All News & Blogs
Carlos Mauricio talks to eighth-graders at A. G. Wright Middle School about torture in his native El Salvador.
REZA MARVASHTI/THE FREE LANCE-STAR
View More Images from this story
Visit the Photo Place
AMY FLOWERS UMBLE
THE FREE LANCE-STAR
Carlos Mauricio started running as soon as he saw the soldiers. After all, in El Salvador in 1983 an approaching group of army men meant only one thing: You would soon disappear, joining the ranks of thousands of civilians who simply vanished.
The soldiers followed, capturing Mauricio and plunging him into a nightmare of three weeks of electroshocks and beatings.
"But I am a very, very lucky man," Mauricio told students at A.G. Wright Middle School on Friday morning.
He lived to tell his story--and for the past few years, Mauricio has traveled the world, telling his story so people know that torture and genocide didn't stop after the Holocaust.
"The intention after the Holocaust was this will never happen again," he said, "However, it is happening again, in front of our eyes."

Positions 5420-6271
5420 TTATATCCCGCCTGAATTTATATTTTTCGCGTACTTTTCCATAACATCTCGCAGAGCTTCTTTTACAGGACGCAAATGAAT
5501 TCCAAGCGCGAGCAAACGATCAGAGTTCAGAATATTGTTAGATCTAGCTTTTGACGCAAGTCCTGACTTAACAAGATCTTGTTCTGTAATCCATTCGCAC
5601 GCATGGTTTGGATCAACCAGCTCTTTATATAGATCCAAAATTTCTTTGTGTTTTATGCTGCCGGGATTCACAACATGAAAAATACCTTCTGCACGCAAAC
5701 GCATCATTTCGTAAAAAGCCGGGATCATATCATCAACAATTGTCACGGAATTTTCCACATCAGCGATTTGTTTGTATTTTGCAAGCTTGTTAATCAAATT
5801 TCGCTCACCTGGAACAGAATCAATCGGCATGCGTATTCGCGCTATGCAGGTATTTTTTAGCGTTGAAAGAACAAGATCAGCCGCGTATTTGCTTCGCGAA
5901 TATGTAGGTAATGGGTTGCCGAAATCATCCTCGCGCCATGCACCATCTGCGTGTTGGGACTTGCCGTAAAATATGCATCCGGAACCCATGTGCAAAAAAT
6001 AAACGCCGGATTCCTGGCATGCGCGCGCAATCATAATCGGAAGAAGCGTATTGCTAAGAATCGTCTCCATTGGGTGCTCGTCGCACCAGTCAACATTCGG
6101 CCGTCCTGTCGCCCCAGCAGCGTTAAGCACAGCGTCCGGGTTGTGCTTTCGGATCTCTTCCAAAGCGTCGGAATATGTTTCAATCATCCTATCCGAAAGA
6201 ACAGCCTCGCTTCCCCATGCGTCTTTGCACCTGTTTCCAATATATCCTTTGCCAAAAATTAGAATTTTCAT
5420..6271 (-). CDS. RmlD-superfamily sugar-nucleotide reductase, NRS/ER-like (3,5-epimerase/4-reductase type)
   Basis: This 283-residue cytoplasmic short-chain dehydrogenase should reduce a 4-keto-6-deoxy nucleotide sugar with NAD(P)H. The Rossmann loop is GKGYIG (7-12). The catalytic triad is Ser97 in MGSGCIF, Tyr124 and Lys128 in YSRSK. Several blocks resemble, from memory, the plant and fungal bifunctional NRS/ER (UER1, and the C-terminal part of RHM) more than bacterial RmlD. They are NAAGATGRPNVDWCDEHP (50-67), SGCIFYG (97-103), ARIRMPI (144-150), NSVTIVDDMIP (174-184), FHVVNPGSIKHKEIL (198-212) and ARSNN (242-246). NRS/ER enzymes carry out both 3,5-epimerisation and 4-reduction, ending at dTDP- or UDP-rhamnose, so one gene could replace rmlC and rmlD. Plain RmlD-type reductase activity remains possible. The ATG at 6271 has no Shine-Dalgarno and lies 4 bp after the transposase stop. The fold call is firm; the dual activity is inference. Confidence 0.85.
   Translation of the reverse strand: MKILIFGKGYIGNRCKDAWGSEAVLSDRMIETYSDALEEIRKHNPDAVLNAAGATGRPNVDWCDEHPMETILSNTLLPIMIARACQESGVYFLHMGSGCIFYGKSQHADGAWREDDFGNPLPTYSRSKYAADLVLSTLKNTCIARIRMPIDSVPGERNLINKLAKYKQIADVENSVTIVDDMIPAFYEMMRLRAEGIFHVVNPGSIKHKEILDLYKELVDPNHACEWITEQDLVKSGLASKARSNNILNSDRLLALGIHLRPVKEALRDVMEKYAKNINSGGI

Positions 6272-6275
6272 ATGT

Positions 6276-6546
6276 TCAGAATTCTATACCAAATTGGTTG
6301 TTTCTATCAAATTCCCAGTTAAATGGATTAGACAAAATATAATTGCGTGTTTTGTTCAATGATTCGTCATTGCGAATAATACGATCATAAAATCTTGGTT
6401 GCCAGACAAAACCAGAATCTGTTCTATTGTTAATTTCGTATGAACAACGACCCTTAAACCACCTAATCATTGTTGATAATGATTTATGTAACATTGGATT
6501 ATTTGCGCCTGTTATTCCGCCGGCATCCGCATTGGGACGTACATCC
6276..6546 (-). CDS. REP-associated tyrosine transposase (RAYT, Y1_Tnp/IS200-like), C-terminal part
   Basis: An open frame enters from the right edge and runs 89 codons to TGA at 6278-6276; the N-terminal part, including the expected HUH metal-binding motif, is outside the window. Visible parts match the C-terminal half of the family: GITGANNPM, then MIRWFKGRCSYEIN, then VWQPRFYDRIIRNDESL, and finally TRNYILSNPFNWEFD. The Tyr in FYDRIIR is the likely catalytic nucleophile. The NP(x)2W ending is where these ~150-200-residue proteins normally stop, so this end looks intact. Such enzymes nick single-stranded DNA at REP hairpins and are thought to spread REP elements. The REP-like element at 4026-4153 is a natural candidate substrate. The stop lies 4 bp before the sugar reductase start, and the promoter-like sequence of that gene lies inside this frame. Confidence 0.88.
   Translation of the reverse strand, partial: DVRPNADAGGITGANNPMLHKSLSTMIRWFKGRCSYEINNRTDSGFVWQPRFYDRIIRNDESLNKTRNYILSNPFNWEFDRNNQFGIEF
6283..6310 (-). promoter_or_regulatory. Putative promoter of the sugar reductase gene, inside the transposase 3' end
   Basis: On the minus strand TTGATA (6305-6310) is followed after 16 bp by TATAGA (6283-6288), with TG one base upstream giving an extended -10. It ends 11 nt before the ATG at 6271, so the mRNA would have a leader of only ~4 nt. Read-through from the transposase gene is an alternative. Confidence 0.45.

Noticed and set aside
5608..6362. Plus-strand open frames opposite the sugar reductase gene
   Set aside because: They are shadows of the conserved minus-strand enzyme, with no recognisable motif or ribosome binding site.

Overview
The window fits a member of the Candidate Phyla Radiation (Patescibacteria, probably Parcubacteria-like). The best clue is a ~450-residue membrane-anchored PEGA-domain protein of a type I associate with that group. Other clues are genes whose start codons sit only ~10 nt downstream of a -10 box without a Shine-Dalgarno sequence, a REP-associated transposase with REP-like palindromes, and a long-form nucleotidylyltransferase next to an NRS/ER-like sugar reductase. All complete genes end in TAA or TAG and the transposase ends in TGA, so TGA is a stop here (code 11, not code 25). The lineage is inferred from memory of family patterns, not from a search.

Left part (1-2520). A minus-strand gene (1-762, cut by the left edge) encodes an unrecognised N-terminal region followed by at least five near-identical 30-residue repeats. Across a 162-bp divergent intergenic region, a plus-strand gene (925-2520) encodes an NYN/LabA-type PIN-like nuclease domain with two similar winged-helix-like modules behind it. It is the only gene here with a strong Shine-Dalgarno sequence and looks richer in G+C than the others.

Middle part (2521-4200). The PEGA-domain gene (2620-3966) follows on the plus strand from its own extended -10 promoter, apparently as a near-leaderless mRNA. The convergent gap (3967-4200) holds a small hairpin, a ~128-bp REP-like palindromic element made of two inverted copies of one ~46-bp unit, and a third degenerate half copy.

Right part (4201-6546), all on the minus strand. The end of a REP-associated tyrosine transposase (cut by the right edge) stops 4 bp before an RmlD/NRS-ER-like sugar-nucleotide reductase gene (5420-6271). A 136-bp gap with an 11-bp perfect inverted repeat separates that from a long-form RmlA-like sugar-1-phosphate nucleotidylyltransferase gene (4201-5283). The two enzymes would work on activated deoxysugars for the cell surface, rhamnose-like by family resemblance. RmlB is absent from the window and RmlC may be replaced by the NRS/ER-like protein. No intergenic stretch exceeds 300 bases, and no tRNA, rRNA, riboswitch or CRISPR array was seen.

Each year, students in an advanced English class at A.G. Wright learn about genocide.
"They're mature enough, they're smart enough to learn about this," teacher Robert Long said. "And they want to do something about it."
As part of that lesson, students visit the Holocaust Museum in Washington. And last year, they entered an essay contest held by the Jewish Community Relations Council.
An eighth-grade A.G Wright student won that contest with an essay about the civil war in El Salvador. As a reward, the council offered to sponsor a speaker to talk to students at the Stafford middle school.
Mauricio spoke to the students Friday morning.
"It's no longer my personal story; it's the story of many who couldn't come to tell about their stories because they were killed," Mauricio said. "In a way, it is my responsibility to come and tell my story."
That story began just outside of the University of El Salvador, where Mauricio taught science in 1982. He said he couldn't outrun the soldiers, so he started screaming, to make sure there were witnesses to his kidnapping.
Blindfolded and handcuffed, Mauricio was brought inside, to a room he couldn't see but nonetheless recognized as a torture chamber.
"I smelled something so bad I turned my head," he said. "It was the smell of death."